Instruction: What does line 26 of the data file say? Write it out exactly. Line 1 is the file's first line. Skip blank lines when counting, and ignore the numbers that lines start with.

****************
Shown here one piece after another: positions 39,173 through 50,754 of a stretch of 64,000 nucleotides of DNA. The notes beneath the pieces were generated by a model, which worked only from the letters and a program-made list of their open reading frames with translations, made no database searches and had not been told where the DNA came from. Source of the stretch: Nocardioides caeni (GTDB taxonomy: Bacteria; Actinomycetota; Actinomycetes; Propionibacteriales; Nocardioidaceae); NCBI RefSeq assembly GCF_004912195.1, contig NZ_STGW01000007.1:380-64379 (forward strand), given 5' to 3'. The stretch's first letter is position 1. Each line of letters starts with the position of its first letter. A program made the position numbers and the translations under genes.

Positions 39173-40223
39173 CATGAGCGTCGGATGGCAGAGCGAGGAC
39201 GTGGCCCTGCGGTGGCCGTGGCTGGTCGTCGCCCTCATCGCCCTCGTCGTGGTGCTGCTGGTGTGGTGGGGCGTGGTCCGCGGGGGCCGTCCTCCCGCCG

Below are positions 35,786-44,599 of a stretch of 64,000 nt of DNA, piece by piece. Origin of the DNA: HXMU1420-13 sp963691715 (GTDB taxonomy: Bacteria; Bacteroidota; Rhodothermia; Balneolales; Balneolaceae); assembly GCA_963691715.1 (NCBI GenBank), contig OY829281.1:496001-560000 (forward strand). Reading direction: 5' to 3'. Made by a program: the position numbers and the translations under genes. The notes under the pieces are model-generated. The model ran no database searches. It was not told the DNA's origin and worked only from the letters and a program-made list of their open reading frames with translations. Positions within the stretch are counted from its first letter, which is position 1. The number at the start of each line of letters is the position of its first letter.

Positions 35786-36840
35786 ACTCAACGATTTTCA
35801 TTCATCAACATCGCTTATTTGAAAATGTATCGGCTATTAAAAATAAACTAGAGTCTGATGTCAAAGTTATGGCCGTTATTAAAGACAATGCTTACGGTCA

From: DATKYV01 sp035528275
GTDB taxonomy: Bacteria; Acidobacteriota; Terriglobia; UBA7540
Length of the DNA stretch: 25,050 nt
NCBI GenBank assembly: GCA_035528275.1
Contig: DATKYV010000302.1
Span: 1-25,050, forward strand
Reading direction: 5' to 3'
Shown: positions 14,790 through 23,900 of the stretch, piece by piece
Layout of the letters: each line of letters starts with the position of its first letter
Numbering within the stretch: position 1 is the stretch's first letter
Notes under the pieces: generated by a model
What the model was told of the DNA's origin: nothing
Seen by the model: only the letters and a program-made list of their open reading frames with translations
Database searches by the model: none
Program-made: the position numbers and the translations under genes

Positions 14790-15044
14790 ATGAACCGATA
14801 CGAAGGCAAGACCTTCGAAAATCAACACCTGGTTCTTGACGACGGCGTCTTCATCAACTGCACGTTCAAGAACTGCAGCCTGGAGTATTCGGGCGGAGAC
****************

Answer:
14801 CGAAGGCAAGACCTTCGAAAATCAACACCTGGTTCTTGACGACGGCGTCTTCATCAACTGCACGTTCAAGAACTGCAGCCTGGAGTATTCGGGCGGAGAC